Saudi Arabia: Eight Out of 10 Women Want to Drive in the Gulf Kingdom

An employee of Careem, a chauffeur-driven car booking service, talks during a training session for new female drivers, known in the company as "captains" at their Saudi offices in Khobar City, some 424 kilometers east of the Saudi capital of Riyadh, on October 10. AFP PHOTO / FAYEZ NURELDINE

Following last month's landmark ruling in Saudi Arabia lifting the ban on women driving—the last of its kind in the world—it has emerged that an overwhelming number of women in the kingdom want to take advantage of the new freedoms.

According to a YouGov poll put in the field by the semi-official, Saudi-based, Arab News some 80 percent of women asked said they wanted to drive and would be applying for licenses.

Related: Saudi Arabia: Now that women can drive, could the kingdom's cinemas be about to reopen too?

The poll of 500 Saudi adults found Saudi women believed the end to restrictions on driving announced by King Salman in September would "transform" their lives.

Across the sexes, the change in the law was seen as an overwhelmingly positive step. In a sample that was also representative of Saudi demographics, 77 percent of those polled said they agreed with the decision to allow women to drive.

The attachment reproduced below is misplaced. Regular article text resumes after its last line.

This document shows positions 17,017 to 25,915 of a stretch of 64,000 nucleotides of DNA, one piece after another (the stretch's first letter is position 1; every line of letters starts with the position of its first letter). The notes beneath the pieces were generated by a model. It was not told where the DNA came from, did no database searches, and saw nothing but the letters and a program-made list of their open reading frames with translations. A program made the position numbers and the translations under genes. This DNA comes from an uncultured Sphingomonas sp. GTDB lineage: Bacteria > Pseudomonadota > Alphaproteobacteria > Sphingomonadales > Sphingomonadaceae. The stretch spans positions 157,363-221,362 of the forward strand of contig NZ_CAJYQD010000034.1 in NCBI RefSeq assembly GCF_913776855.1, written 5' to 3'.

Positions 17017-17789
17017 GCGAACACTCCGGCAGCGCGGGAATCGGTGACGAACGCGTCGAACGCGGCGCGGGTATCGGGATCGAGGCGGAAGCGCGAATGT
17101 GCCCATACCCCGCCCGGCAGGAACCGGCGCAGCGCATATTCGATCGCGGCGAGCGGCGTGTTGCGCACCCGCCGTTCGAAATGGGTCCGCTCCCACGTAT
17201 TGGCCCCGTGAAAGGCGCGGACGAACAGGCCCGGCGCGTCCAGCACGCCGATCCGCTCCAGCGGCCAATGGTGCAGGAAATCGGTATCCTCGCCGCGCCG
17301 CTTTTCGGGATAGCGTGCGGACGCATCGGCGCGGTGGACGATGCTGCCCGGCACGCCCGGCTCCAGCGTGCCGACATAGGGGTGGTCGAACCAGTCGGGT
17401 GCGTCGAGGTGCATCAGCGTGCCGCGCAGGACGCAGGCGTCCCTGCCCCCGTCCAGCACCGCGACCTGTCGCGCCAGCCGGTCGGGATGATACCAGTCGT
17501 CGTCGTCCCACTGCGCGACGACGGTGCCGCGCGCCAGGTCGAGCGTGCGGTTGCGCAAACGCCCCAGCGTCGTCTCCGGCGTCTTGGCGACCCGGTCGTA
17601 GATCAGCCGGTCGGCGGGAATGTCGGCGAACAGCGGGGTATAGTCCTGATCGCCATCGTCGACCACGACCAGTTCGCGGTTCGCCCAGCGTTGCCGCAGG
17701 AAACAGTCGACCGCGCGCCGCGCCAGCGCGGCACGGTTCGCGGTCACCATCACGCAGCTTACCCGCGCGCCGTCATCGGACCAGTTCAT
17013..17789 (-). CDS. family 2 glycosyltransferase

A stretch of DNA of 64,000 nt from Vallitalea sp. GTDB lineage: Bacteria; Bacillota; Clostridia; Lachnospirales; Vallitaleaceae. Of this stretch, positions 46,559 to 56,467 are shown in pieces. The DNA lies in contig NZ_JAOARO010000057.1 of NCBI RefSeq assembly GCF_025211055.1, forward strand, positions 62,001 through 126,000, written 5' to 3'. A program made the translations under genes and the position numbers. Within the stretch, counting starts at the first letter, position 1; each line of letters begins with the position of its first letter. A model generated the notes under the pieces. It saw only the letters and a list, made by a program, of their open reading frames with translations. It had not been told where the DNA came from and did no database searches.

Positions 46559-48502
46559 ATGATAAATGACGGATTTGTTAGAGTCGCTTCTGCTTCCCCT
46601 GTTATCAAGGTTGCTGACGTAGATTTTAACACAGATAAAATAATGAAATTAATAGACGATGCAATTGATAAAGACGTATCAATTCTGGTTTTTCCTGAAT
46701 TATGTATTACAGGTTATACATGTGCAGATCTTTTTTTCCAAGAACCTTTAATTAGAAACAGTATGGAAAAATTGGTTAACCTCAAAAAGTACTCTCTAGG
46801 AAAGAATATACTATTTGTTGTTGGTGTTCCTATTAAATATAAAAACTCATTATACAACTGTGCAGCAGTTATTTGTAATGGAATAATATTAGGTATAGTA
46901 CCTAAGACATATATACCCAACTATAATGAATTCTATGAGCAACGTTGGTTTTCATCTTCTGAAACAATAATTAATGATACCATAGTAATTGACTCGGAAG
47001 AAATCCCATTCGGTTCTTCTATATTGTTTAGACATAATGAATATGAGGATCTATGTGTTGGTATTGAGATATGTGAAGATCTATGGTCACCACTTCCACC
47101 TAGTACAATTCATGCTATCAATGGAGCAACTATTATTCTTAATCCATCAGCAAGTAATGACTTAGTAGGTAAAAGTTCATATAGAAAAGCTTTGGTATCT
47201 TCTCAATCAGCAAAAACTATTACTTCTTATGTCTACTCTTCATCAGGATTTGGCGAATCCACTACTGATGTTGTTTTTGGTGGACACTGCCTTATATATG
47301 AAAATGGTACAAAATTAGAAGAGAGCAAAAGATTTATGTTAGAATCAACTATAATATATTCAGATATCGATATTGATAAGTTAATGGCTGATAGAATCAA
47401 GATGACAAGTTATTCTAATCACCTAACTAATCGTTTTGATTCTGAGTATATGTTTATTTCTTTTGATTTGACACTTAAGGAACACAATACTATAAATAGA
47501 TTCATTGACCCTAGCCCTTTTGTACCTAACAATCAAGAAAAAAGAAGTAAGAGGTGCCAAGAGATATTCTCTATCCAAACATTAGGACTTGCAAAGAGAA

The new driving rules were marginally more popular with women than they were with men. Seven out of ten men said women should be given the right to drive versus 82 percent of women.

When women are finally allowed to get behind the wheel in June 2018, it appears Toyota, BMW and Jeep models will be among the most popular for women on the market, with the black and white the preferred colors. Only 12 percent of the Saudi women polled said they would want a pink car.

Among those who responded negatively to the lifting of the driving ban, clearly conservative attitudes have persisted in some areas of Saudi society. Fifty-four percent of those who said women should not be allowed to drive said it was unsafe. At the same time, 36 percent said women being allowed to drive was "against local cultural traditions."

The economic incentives behind allowing women to drive appear to have been popular among those who supported the move. Four in 10 said the move would help boost the economy, while 35 percent said it would allow more women to work.

The international community welcomed Saudi Arabia's decision to lift the driving ban. The U.S. State Department hailed the new policy as a "great step in the right direction."

However, Saudi Arabia remains one of the most restrictive societies for women on the planet. The kingdom's guardianship system means women must ask for permission from a male relative before they are allowed to travel or study as well as engage in other activities.